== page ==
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Friday, 24 January 2014

October 2013

October 2013
 
Have you noticed the lack of garden birds? This is down to two factors; after a busy breeding season they are now in moult replacing those worn out feathers and there is plenty of food without having to visit our gardens and show themselves.
There are a few starlings about although I've seen no murmurations yet


Has anyone seen any Redwings or Mistlethrushes? They are certainly scarce at this time and no major migrants seen either

But I do keep seeing lots of Jays about and a new bird for me was the Red-necked Grebe at Lower Tamar Lake recently


Spiked Shield Bug
There also seems to be a lots of shield bugs about I recently saw a Green Shield Bug one with red legs which identified as a Spiked Shield Bug, which was feeding on a caterpillar, one of the carnivorous species as well as Common Green Shield Bugs in whole families

Butterflies are still about too, Red Admiral of course and Small Tortoiseshell and plenty of Fox moth caterpillars on the cliffs. There do seem to be plenty of 7-spot ladybirds too.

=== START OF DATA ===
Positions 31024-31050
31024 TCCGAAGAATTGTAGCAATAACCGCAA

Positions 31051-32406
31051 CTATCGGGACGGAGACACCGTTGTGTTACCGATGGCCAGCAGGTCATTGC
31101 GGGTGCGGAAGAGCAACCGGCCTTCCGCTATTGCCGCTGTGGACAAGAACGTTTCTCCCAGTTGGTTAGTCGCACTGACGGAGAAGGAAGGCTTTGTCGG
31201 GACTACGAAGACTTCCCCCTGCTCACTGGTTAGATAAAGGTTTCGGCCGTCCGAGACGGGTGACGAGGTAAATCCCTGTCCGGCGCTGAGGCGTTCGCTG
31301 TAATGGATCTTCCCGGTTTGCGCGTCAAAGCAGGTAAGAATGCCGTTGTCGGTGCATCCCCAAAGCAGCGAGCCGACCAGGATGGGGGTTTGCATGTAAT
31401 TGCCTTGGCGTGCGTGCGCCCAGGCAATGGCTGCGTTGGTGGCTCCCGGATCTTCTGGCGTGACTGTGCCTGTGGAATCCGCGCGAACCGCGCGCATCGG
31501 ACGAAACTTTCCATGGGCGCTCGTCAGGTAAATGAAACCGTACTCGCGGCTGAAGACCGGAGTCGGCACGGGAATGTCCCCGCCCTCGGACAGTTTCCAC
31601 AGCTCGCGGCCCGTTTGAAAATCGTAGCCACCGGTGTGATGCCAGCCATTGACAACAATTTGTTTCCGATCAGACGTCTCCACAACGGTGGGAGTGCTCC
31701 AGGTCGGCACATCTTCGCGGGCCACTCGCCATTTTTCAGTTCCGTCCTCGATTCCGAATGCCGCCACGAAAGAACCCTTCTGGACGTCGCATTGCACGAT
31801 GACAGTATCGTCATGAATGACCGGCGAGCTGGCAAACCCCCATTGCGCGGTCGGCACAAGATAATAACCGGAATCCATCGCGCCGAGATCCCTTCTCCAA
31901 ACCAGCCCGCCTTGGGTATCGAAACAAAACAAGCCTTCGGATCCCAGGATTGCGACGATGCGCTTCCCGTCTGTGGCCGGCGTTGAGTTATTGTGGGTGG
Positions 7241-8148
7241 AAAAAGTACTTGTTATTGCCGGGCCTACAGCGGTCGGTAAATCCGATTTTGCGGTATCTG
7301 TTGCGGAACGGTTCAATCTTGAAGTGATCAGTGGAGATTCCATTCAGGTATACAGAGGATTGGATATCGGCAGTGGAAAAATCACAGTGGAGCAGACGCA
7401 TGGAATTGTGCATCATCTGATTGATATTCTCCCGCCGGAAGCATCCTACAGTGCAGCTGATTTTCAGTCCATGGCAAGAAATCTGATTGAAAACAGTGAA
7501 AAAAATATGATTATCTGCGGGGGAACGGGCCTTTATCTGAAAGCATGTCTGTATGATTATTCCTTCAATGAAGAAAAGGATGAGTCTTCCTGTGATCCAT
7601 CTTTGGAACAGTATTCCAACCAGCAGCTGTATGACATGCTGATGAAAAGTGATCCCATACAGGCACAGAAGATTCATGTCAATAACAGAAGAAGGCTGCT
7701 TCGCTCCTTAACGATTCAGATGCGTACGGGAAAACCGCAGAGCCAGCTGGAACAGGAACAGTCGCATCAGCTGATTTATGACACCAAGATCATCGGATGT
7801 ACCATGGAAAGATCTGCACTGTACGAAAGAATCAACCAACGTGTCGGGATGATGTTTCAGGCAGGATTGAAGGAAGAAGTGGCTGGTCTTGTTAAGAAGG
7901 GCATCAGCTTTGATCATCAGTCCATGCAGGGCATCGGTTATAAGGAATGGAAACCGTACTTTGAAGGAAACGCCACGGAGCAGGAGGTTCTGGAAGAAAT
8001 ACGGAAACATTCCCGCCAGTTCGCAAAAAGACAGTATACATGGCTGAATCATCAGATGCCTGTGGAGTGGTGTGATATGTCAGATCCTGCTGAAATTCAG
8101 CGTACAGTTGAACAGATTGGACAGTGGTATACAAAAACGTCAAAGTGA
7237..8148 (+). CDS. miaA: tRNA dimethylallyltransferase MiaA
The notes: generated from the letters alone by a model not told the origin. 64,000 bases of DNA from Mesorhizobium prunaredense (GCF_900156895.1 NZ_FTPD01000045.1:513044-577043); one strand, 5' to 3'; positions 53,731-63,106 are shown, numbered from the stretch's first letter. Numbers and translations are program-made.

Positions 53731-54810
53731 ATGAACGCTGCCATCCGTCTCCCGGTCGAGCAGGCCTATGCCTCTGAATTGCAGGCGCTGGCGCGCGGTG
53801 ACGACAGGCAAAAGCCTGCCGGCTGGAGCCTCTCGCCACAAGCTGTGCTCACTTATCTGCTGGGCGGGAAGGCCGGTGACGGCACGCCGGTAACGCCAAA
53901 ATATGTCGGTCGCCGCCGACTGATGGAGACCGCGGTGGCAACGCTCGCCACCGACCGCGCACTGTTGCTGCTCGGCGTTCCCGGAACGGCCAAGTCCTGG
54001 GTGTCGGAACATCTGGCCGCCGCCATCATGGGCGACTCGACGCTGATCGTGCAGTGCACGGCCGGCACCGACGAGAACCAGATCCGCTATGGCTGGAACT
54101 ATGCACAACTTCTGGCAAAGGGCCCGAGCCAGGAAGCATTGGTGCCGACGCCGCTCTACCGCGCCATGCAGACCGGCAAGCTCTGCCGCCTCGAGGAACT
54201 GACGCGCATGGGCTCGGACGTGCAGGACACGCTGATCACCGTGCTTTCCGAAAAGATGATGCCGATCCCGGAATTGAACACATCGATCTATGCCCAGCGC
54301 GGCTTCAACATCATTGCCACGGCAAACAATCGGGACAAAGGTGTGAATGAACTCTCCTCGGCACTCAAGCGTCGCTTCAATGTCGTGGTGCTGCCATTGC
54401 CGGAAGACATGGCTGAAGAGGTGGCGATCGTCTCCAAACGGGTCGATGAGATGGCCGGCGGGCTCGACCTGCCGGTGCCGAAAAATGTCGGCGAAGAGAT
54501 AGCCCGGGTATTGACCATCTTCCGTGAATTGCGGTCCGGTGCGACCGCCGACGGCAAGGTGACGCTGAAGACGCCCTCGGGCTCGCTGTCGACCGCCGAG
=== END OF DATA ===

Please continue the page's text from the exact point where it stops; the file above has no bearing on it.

Squirrels are foraging - Badgers are about - plenty of road kill as they spread out Bank Vole seen at home - and at night hedgehogs are looking to feed up for the winter.


Most things have gone to seed, but a violet seen last week newly flowering
and Hazel catkins are out but not open. There are lots of berries and nuts - Hips, Haws, Sloes, Hazel

I have been out surveying the Bude canal, the Bude aqueduct, WeBS at Tamar lakes, Intertidal survey - Celtic sea slug, 4 types of anemones - Beadlet, Strawberry, Daisy and Dahlia as well as sand eels, shrimps and worms which disappear in a flash.


There is so much out there, all you have to do is go out and look

Morwenstow Mole
 

[Transcript of a report first presented to Cornwall Wildlife Trust Tamar Group on 21st October 2013] 

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